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Published on September 12th, 2014 | by Christopher DeMorro


Disassembling The Tesla Model S Battery Pack

September 12th, 2014 by  


Packing up to 85 kWh of power, the Tesla Model is by far the most powerful electric car you can buy today, storing enough power to take the big sedan up to 265 miles per charge. That’s enough energy to power the average American home for almost three days, which is just what one Tesla owner plans to do.

Before that though, wk057 decided to tear into a spare 85 kWh battery pack he bought from a salvaged Model S. He posted the pictures over at the Tesla Motors Club forums, peeling back the skin of the battery pack and giving eager fans a look at the nitty gritty details that power their favorite electric car.

You’ll have to check out the forum post to check out the pictures, and this is definitely one of those “Do NOT try at home” sorts of things, unless you’re of the electrical engineer persuasion. There’s enough power in the pack to zap you to death several times over, and one wrong move can brick the battery, making it an expensive, useless lump.

I’m not engineering type, but I do know that Tesla’s battery pack arrangement is a closery-guarded secret, and few people have ever pried back the protective covering on this expensive battery. Those of you who know what you’re looking at can probably provide more details than I can, though the one thing I gathered is that any spot marked with orange is a definite DO NOT TOUCH. You’re welcome.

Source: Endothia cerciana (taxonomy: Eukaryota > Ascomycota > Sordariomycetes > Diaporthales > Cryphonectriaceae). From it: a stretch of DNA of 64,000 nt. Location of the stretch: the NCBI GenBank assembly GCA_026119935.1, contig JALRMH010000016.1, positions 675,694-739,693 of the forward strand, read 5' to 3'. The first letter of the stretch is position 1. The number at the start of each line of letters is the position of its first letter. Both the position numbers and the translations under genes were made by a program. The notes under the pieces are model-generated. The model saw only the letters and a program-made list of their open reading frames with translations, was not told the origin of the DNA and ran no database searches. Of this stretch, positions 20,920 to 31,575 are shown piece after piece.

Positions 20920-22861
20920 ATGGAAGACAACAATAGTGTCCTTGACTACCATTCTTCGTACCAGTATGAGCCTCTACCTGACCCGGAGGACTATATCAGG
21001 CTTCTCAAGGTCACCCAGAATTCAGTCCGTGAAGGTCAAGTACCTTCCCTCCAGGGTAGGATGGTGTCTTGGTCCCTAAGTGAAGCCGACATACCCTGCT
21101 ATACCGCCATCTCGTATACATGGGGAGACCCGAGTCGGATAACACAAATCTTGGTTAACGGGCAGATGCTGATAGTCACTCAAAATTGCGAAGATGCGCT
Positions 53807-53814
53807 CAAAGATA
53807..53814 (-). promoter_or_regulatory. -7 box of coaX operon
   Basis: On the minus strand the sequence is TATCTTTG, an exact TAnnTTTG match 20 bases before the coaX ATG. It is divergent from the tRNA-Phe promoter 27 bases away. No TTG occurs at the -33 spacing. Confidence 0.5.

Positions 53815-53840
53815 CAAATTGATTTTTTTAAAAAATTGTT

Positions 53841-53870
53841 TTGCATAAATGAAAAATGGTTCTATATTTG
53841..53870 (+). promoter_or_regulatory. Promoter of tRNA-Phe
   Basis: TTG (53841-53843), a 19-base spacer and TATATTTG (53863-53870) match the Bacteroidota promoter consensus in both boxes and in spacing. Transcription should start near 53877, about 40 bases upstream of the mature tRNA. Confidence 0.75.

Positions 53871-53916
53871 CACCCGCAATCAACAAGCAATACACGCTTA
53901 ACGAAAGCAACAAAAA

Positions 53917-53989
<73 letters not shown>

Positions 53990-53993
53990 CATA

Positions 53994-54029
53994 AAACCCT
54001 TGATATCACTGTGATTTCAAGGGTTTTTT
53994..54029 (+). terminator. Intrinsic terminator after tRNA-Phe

So what’s the game here? wk057 wants to set up an off-grid solar panel setup, using the Tesla battery to store daylight so at night (or on overcast days) he has plenty of power to draw from. Coincidentally, this seems to be the same business plan Elon Musk is aiming for with Tesla and Solar City. Big enough battery packs could store locally-sourced solar or wind power during peak output and dole it out during the night. The average home uses about 30 kWh of power per day, a little more than a third of what the Model S can store.

This plan doesn’t rely on green power either; Tesla owners could load up on cheap overnight power when utility rates are lower, and use it during the day. That puts less strain on power plants, and saves a lot of cash over the long term. Looks like this guy could be on the cutting edge of the green energy revolution. 


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About the Author

A writer and gearhead who loves all things automotive, from hybrids to HEMIs, can be found wrenching or writing- or else, he's running, because he's one of those crazy people who gets enjoyment from running insane distances.

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